[Viewpoint]Harnessing energy, Korea’s futureWe can certainly empathize with the desire of young Koreans to actively participate in the political process and address the serious problems resulting from profound changes in the global economy. Nevertheless, there is a danger that the Koreans who filled the streets with their protests against the import of American beef are being distracted from a far more serious threat to Korea’s well-being. Let us urge concerned Koreans to focus their energy on the problem of Korea’s economic survival in an age of high energy costs.
Korea, a nation without natural resources whose economy is built around exports, will find it far hard to compete if oil reaches $200 a barrel. Moreover, Korea’s logistics system, and much of its public transportation, is based on the American model: highways and automobile transportation are at the center while regional trains and energy efficient buses are almost non-existent. We are witnessing just the first signs of a serious dislocation in Korean society that will increase with the cost of petroleum.
The first step towards resolving a crisis is to recognize it, and to focus on it. Koreans should gather together to think about how we will deal with that potentially explosive situation and its implication for our future. We know that Koreans are capable of rallying around a cause and giving it their all. Korea, and the whole world, will need all the enthusiasm, all the creativity and all the sincerity of Korea’s youth in this effort.
The Korean government needs their help. So far, the Korean government has responded to this crisis by offering tax rebates for workers and small businesses. The investment in alternative energy is much smaller and as far as I know, nothing has been allocated for mass transportation. I have not met a single Korean who thinks this response will have any impact on the looming crisis.
We need to think large-scale and we have to act quickly. We also must work together with government, because only government will be capable of coordinating the complex and massive shifts that must take place in the Korean economy.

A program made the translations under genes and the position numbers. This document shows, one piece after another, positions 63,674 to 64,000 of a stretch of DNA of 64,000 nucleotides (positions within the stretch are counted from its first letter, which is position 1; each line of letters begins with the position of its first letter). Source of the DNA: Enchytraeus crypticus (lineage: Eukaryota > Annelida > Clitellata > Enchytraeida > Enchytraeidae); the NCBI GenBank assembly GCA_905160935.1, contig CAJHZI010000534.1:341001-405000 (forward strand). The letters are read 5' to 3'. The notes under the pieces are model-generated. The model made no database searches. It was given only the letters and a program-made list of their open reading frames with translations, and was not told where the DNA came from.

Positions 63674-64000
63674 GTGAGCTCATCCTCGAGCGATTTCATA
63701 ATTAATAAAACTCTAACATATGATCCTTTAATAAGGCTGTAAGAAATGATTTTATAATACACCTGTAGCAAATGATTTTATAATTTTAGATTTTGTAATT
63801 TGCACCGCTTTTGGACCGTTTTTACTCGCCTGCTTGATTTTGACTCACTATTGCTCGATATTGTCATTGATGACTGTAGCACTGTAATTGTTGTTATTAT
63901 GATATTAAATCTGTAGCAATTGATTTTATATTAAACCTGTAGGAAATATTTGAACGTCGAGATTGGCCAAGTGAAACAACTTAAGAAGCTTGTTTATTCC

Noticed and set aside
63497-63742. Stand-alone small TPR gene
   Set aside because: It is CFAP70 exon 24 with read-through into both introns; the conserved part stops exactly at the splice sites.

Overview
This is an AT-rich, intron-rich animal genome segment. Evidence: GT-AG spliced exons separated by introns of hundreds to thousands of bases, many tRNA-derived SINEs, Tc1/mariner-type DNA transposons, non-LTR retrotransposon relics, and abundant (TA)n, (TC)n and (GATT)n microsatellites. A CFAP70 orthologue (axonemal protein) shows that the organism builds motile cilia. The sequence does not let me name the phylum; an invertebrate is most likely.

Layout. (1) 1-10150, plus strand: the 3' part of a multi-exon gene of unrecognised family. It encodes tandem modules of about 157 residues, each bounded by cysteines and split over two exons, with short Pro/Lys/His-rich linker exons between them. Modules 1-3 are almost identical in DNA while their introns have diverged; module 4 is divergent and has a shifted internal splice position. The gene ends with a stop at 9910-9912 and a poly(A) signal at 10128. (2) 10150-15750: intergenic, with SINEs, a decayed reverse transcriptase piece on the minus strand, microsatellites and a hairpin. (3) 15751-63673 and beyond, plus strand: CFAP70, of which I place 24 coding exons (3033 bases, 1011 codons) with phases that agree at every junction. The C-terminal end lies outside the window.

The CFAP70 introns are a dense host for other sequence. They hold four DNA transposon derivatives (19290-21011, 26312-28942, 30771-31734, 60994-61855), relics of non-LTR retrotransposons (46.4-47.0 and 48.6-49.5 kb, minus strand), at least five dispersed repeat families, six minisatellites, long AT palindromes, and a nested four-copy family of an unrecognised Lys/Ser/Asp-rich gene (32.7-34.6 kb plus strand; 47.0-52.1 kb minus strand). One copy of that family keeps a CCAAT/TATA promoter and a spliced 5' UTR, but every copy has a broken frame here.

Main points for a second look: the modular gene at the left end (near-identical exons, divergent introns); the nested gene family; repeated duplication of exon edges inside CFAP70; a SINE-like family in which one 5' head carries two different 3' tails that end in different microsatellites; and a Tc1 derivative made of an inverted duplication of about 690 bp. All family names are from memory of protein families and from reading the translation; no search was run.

First, we will have to redesign the cities of Korea. All housing must be fully insulated for energy efficiency. Rational city planning must be implemented so as to minimize the distance traveled from home to work. Logically, light-rail vehicle transportation must be provided and a network of bicycle paths must spread through every city. We must form global research alliances to produce high-efficiency batteries, engines and solar cells as quickly as possible. Korea can lead the way. Equally important, the culture of endless consumption among children must be modified so that the values of Korea in the 1960s and 1970s, when it grew the fastest economically, can be relearned.
So also, we will have to slowly but methodically remake the Korean economy to correspond to Korea’s domestic needs and the new global economy. Those parts of the economy that make automobiles can be retooled to not only make high energy-efficient automobiles, but also to build windmills, watermills and solar power devices.
Such a task seems so massive as to be impossible, but we must remember that although Korea is No. 1 in the world in shipbuilding today, back in the 1970s when a small number of people in Korea decided to make it a strategic industry, Korea was not competitive at all.
The issue is setting a goal and focusing all resources on that goal.
If you speak to anyone in Silicon Valley today, they will tell you that environmental technologies and energy related industries are the hottest new markets.
There is a potential market for the technologies for generating and consuming energy cleanly and efficiently from wind, sun and biomass, which Korea will have to enter seriously if it wants to survive. That market stretches from China to Southeast Asia, from Central Asia to India. If Koreans put their minds to it, they can use the skills they already have to become more energy-independent and thereby competitive in this rapidly growing market.
Korea should be more focused than any other country on alternative energy and the environment, because it has the most to lose. Let us hope that the young people protesting about beef today can direct that energy towards this problem now. The theme of the 1960s in Korea was “building a nation through science.” It was a smart strategy that made Korea an advanced nation in a short period of time. We should now set out to build a Korean economy based on the environment and energy.
*The writer is the director of the Asia Institute at Woosong University’s SolBridge International School of Business in Daejeon.
by Emanuel Yi Pastreich